The forecast for 2017 was also slashed, with trade now expected to grow between 1.8% and 3.1%, down from 3.6% previously. With expected global GDP growth of 2.2% in 2016, this year would mark the slowest pace of trade and output growth since the financial crisis of 2009.
Falling rates of global trade growth have attracted much comment by analysts and officials, giving rise to a literature on the ‘global trade slowdown’ (Hoekman 2015, Constantinescu et al. 2016). The term ‘slowdown’ gives the impression of world trade losing momentum, but growing nonetheless. The sense of the global pie getting larger has the soothing implication that one nation’s export gains don’t come at the expense of another’s. But are we right to be so sanguine?
World trade volume plateaued around January 2015
Using what is widely regarded as the best available data on global trade dynamics, namely, theWorld Trade Monitor prepared by the Netherlands Bureau of Economic Policy Analysis, the 19th Report of the Global Trade Alert, published today, evaluates global trade dynamics (Evenett and Fritz 2016). Our first finding that the rosy impression painted by some should be set aside. We demonstrate that:
–World export volumes reached a plateau at the start of January 2015. The same finding holds if import volume or total volume data are used instead.
–Both industrialised countries’ and emerging markets’ trade volumes have plateaued (Figure 1).
Figure 1 World trade plateaued around the start of 2015
Group of 20 trade ministers meeting here characterized excess capacity in steel and other industries as a global issue requiring collective responses, while citing subsidies and other government support as a contributing factor.
Industrial overcapacity hurts commerce and workers, noted the statement released at the close of a two-day meeting Sunday. To address this problem, nations must communicate and cooperate more to take effective steps to enhance market functions and promote adjustment, the statement said. This is seen as a tacit appeal for the reorganization of China’s so-called zombie companies — those unable to survive without government support.
Japan, the U.S. and Europe had sought to include remedies for tackling the overcapacity problem in the statement. Beijing opposed such a move, calling the issue a structural one that went beyond the scope of a meeting of trade ministers. China has been exporting steel it cannot absorb domestically at low prices, impacting the earnings of steelmakers abroad.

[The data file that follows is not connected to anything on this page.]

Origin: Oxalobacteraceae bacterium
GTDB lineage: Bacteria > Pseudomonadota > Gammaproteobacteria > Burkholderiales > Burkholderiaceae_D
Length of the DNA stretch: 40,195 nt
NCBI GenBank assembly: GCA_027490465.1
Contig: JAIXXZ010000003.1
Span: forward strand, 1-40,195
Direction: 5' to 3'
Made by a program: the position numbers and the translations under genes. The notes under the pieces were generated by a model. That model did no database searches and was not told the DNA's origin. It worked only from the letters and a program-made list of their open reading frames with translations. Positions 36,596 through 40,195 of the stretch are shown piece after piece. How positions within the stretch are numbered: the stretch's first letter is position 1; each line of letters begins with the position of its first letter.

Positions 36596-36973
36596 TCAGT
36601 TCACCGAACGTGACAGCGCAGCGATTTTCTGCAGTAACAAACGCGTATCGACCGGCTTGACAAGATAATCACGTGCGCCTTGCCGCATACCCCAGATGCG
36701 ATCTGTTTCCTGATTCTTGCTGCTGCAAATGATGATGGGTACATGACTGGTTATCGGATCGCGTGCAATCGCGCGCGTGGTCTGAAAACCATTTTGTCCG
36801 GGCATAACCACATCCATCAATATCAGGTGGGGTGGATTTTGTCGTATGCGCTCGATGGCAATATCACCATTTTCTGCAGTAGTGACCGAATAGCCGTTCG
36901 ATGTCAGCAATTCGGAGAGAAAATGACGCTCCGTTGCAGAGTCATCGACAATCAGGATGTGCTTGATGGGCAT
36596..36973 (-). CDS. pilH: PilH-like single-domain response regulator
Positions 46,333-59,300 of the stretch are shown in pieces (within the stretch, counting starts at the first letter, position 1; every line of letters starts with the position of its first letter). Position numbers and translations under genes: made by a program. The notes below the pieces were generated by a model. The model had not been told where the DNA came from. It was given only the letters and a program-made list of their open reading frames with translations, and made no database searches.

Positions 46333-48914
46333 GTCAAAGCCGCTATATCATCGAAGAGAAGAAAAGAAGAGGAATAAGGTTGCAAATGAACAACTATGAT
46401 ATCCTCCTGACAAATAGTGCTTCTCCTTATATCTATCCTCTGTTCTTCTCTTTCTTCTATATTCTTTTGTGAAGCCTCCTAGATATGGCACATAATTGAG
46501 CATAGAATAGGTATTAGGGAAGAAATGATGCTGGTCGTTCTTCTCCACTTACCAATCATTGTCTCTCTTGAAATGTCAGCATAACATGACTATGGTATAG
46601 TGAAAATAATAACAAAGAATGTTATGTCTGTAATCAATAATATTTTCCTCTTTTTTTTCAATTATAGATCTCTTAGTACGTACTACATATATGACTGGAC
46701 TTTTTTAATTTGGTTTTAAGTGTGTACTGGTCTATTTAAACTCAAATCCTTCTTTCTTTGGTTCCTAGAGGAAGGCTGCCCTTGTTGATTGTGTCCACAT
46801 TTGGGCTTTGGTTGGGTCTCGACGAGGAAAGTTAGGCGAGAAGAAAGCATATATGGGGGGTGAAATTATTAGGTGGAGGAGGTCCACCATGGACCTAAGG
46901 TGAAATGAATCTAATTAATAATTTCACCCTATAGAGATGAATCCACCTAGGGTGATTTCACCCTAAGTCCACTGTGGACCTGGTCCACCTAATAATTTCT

The statement also urged steelmaking nations of the G-20 to participate in a September steel committee meeting of the Organization for Economic Cooperation and Development. The countries are to talk about establishing a global forum to discuss the overcapacity issue.
Japan looks to join the U.S. and European Union in imposing anti-dumping tariffs on Chinese steel exports, though findings that domestic steelmakers have not been substantially harmed could make such measures difficult to justify.
Leaders at the Group of Seven summit on Friday said they were prepared “to consider the broad range of trade policy instruments and actions” required to bring excessive global steel production capacity under control. This “could conceivably include such policies as anti-dumping and countervailing tariffs,” a top official at Japan’s trade ministry said. Japan will keep a close watch on imports of a variety of materials, including steel, the source indicated.
An anti-dumping duty would apply to goods being exported to Japan for less than their market prices at home. In raising these products to a more appropriate price, the policy would combat low-cost imports’ negative impact on Japanese companies. A countervailing tariff would be similarly applied to goods produced with the help of foreign government subsidies.
Both measures are permitted by the World Trade Organization in cases where real damage is being done. But Japan has no experience applying them to steel products.
The government this month began letting industry organizations, including those in the steel sector, request anti-dumping measures more easily. These requests will result in action if an investigation shows that low-cost imports are harming Japanese businesses by distorting the market.